Thursday, January 24, 2008

Did you find what you were looking for?

1. Some, um, unusual I would say searches of late, such as "Wimbledon braless." What exactly does this mean? That Wimbledon is in need of support? That the searcher is wondering whether Wimbledon will enforce a bra policy alongside its predominantly white rule? Hard to say what the searcher was looking for, but I doubt any answers were found here. Another answer not to be found here and frankly I can't believe even the asking the question "why naive has two dots in it?" even brought someone here.

2. Ana Ivanovic is in the semis at the Australian Open and has a good shot at making it to the finals. [UPDATE: She made it by rallying from 0-6, 0-2 down against Daniela Hantuchova.] That means searches for her have picked up. Still getting the very odd "Ivanovic armpits" but also searches that seem to want a little more than just the armpit shot. Some searchers are getting lazy though. "Ivanovic body," for example is not going to get you very far. Yes, she has a body. Oh, you want naked pictures of that body? Not going to find them here--or anywhere.

3. On a serious note (or more serious, anyway), there have been some hits from those looking, it would seem, for information on Jaye Flood. Flood is the now-fired volleyball coach at Florida Gulf Coast University. In the past week Flood filed a suit against the university charging retaliation for her participation in a Title IX complaint. And earlier this week the university concluded its independent investigation of multiple claims including Flood's charge of retaliation (prior to filing the lawsuit Flood had filed an employment complaint with the university). Also under investigation were "student welfare issues" that initially were thought to stem from Flood grabbing the shirt of a player during a fall practice and lead to Flood being placed on administrative leave. According to the report though there was more than just tugging of shirts. It also cites an alleged inappropriate relationship with the team's student manager. Flood has said that the allegations are false and further evidence of the university's desire to hurt her professionally and personally. It's hard to believe that Flood would file a lawsuit knowing that (and since she did participate in the investigation she must have known what was about to come out) she would be accused of, essentially, sexually harassing a student and not thinking she could prove the allegations false.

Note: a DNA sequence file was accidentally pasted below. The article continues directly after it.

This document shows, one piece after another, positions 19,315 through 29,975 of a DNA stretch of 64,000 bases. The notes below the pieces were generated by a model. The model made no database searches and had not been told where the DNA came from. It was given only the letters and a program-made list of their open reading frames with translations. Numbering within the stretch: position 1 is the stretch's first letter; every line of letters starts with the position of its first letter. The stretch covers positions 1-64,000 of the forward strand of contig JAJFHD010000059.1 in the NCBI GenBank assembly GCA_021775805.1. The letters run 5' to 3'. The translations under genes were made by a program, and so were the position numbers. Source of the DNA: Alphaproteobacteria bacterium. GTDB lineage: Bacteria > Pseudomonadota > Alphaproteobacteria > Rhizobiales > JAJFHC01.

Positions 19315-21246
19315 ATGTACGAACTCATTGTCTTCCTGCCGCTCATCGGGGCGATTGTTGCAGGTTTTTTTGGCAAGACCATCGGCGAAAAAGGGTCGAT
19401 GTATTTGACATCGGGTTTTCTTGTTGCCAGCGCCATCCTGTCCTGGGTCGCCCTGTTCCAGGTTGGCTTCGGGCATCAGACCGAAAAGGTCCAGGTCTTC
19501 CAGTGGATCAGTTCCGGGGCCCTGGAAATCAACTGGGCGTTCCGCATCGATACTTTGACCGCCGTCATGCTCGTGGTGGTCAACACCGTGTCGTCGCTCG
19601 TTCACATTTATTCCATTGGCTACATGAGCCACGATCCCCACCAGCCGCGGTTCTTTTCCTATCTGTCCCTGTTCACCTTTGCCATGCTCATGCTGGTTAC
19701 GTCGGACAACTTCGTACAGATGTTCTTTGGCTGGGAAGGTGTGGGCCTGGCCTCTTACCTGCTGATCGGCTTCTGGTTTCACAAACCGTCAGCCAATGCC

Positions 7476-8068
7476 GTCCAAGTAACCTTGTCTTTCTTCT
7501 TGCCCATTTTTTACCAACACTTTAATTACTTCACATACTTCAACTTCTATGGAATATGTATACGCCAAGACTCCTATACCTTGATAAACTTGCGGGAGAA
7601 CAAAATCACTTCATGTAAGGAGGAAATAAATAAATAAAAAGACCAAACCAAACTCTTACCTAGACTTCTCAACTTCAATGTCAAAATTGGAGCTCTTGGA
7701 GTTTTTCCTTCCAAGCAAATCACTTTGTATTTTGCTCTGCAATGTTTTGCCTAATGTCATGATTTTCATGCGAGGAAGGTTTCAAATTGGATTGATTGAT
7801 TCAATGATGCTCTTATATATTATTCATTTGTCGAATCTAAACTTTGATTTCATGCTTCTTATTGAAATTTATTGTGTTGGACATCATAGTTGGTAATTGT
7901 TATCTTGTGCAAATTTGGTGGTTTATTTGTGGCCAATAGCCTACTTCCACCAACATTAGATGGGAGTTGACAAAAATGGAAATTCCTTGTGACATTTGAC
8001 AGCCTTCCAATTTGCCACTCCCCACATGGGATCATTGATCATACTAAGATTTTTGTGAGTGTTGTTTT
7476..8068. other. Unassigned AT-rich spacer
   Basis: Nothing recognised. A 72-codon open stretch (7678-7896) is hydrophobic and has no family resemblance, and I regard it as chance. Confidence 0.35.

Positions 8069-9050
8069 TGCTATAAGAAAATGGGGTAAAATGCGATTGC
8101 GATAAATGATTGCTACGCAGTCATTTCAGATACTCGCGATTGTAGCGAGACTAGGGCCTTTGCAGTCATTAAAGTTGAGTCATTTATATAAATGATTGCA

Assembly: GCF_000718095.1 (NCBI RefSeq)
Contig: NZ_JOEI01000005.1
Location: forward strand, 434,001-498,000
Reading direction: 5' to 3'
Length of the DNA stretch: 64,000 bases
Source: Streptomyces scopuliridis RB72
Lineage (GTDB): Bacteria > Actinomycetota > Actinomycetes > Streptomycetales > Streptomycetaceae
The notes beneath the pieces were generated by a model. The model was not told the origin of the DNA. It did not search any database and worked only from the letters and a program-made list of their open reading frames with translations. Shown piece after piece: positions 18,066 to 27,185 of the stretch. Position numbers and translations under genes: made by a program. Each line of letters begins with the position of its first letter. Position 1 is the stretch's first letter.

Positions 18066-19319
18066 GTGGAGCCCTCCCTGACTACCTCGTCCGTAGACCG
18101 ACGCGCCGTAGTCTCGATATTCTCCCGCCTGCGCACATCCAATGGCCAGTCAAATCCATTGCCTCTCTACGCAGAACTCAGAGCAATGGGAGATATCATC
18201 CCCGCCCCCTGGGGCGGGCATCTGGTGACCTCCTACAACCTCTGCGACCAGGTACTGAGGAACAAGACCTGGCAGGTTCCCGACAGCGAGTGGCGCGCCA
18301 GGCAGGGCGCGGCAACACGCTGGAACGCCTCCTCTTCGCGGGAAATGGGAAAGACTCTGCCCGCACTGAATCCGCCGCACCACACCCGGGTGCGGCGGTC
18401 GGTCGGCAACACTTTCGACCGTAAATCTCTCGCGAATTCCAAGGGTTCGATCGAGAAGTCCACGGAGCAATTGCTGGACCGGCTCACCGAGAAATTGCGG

Check out the Title IX Blog for more information. They have been following the case more closely and provide better detail on the investigation's findings.

4. And to whoever inquired as to "why do tennis players wear skirts" I can't really provide a good answer for you. There is, of course, the matter of history. Women started playing tennis at a time when skirts were the only option. They've obviously gotten a little shorter and little less cumbersome since the 1800s. So the easy answer is tradition. Patriarchal tradition that is. This means that my instant response to the question, the one I give from personal experience, becomes a little suspect.

I wear tennis skirts because they're comfortable. I wear shorts too, but I like my skirts because the fabric doesn't get bunched up between my legs and I like sticking balls under compression shorts rather than in pockets where they move around a little too much for my liking. Because of the association of skirts with women and femininity and because while women have taken to wearing pants yet men have not taken to wearing skirts, it is impossible for anything I say about how comfortable or conducive to play tennis skirts are to come off as anything other than a justification. Am I participating in my own oppression, playing into gender roles? Probably. Am I upset about this? A little bit. Come this Sunday when I play my match will I be wearing a tennis skirt? Yep. Options are limited in a patriarchy. Most of the shorts I have aren't gender-neutral either. As a wise woman once said to me "you have to be comfortable with a little discomfort." My discomfort is psychic--not sartorial.

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